Re: Internet with Debian
On 2013-04-12 23:26, Jim wrote:
> I just downloaded the full live install IOS for Debian and burned to a
> USB. Booting using the USB works but I can not find any link or clue on
> how to connect the computer to the wireless router.
> If there is a page that would help me get that done?
In the past few days, I installed Debian Live on a USB stick for the first
time and was faced with the same problem as You.
I'll describe what I did to solve it.
When I tried to configure the wireless interface in the KDE network options,
it was ghosted out, which I guessed meant that I first had to install a
driver package for my Broadcom interface.
No, to install anything (permanently) on a live system, one needs persistent
storage, which doesn´t go away when the system is shut down, because the
image is read-only.
I never got this to work with stable (Squeeze), so I went with an ISO
Debian Live Wheezy from
<http://live.debian.net/cdimage/release/next/>, and got it to work just
How to do this is described in section 10.3 of
but I´ll walk You through the steps I used:
I booted the live system, opened a ´Terminal´ window and used ´mount´ to
find the device name of the USB stick (in my case /dev/sdb).
The ISO image partition was /dev/sdb1.
To create the persistent storage, I then created a second partition on the
same stick from the remaining free space using the command cfdisk.
1) Enter ´# sudo cfdisk /dev/sdX´, where ´X´ is the letter referring to Your
USB stick. Make sure it´s the right one so You don´t erase the hard drive!
2) Select the free space, hit ´N(ew)´ to create a new partition, then
´Primary´ and hit ´Enter´ to confirm that the entire remaining space of the
stick is to be used for the new partition.
Write the partition table to the stick by ´Shift-w´ (answer ´yes´ to the
Now the new partition sdX2 should appear in the list.
3) Install a file system, e.g. ext4, on /dev/sdX2 using the command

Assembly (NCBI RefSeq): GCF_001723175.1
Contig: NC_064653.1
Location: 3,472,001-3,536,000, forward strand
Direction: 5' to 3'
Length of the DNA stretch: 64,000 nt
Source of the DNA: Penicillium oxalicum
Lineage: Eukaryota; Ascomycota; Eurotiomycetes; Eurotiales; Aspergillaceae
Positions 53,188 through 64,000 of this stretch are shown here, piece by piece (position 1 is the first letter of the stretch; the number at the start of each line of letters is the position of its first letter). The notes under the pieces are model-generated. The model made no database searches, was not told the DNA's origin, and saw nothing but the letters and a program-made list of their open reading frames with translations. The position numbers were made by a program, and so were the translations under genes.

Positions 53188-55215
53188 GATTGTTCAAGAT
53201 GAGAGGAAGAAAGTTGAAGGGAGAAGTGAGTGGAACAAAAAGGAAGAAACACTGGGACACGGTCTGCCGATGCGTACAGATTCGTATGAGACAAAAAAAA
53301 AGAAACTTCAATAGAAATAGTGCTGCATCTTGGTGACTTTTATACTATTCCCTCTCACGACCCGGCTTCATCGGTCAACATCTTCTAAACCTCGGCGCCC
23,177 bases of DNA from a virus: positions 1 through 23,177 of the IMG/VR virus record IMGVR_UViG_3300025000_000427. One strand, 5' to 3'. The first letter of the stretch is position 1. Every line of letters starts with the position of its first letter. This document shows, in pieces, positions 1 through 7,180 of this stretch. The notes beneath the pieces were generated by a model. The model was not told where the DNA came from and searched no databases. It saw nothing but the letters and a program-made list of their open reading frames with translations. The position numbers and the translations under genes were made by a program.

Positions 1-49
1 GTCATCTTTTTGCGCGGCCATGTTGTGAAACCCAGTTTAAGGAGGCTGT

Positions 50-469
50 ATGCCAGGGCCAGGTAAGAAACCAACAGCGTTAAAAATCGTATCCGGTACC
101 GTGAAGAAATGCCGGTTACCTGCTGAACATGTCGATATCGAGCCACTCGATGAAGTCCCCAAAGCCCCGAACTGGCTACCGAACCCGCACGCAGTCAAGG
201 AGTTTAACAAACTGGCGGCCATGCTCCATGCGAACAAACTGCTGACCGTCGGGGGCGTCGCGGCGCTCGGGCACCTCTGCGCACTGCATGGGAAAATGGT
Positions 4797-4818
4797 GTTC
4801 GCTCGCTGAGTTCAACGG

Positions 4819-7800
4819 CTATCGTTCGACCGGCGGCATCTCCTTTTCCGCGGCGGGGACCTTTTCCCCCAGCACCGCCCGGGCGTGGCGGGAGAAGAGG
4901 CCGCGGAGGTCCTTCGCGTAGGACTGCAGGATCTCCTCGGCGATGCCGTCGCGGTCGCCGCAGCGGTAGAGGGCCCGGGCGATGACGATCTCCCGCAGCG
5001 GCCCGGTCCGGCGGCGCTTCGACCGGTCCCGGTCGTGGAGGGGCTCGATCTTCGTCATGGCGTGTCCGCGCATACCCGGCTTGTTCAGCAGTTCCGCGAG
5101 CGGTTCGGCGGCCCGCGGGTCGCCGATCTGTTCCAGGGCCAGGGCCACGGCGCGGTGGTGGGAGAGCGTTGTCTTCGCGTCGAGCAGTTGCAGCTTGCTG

# sudo mkfs.ext4 -L persistence /dev/sdX2
labeling it ´persistence´.
4) After the command completes, mount the new partition:
# sudo mount -t ext4 /persistence /mnt
to be able to write a config file to its root directory:
5) I used the editor ´pico´:
# sudo pico /mnt/persistence.conf
entered the line "/ union", and saved the file (ctrl-O).
Note the space after ´/´.
You can also omit ´ union´ (see manual), but I did it this way.
This creates a writable extension to the root file system which
(There are other possible options mentioned in the manual...)
6) Unmount the partition:
# sudo umount /mnt
7) Shutdown the system and boot it again, but this time, when
the boot menu appears, hit ´TAB´ and enter
´ persistence´ before hitting ´RETURN´.
Note the leading space.
You have to do this every time You boot to get access to the
To create a boot menu entry for it (and make it default), it seems
one has to edit the file live.cfg in the /isolinux directory of the
ISO image it seems, *before* You write it to the USB stick, if I
understand it correctly, because the persistent storage isn´t
available at the point of the booting process where the menu is
8) When booting is completed, the persistent storage is mounted in
´/´ and also shows up in
where You can find all directories of the live system.
However, You use the system in the same way You do with a
HDD-based one, writing user files to /home/user/..., for example.
Any change to the live system is automatically written to this
9) Finally, to install the Broadcom driver, I appended the line
deb http://ftp.us.debian.org/debian wheezy main contrib non-free
to the config file /etc/apt/sources.list , and then entered the
commands (make sure the computer is connected to the Internet):
# sudo aptitude update
# sudo aptitude install firmware-brcm80211 wireless-tools
After shutting down the system and rebooting (with persistence),
the wireless interface was turned on so I could configure it.
Since then I surf without the Ethernet cable :-)
Of course, in Your case You probably need another WLAN driver,
corresponding to Your device.
I find the persistent storage great, since I can update the system,
save bookmarks, and other things.
On the other hand, the untouched, original system is still available:
Just hit ´Enter´ when the Debian Live boot menu appears, and You get
the system without persistent storage.
This is particularly good if the system gets screwed up by changes
written to ´persistence´; just erase that partition and start over.
Hope this helps,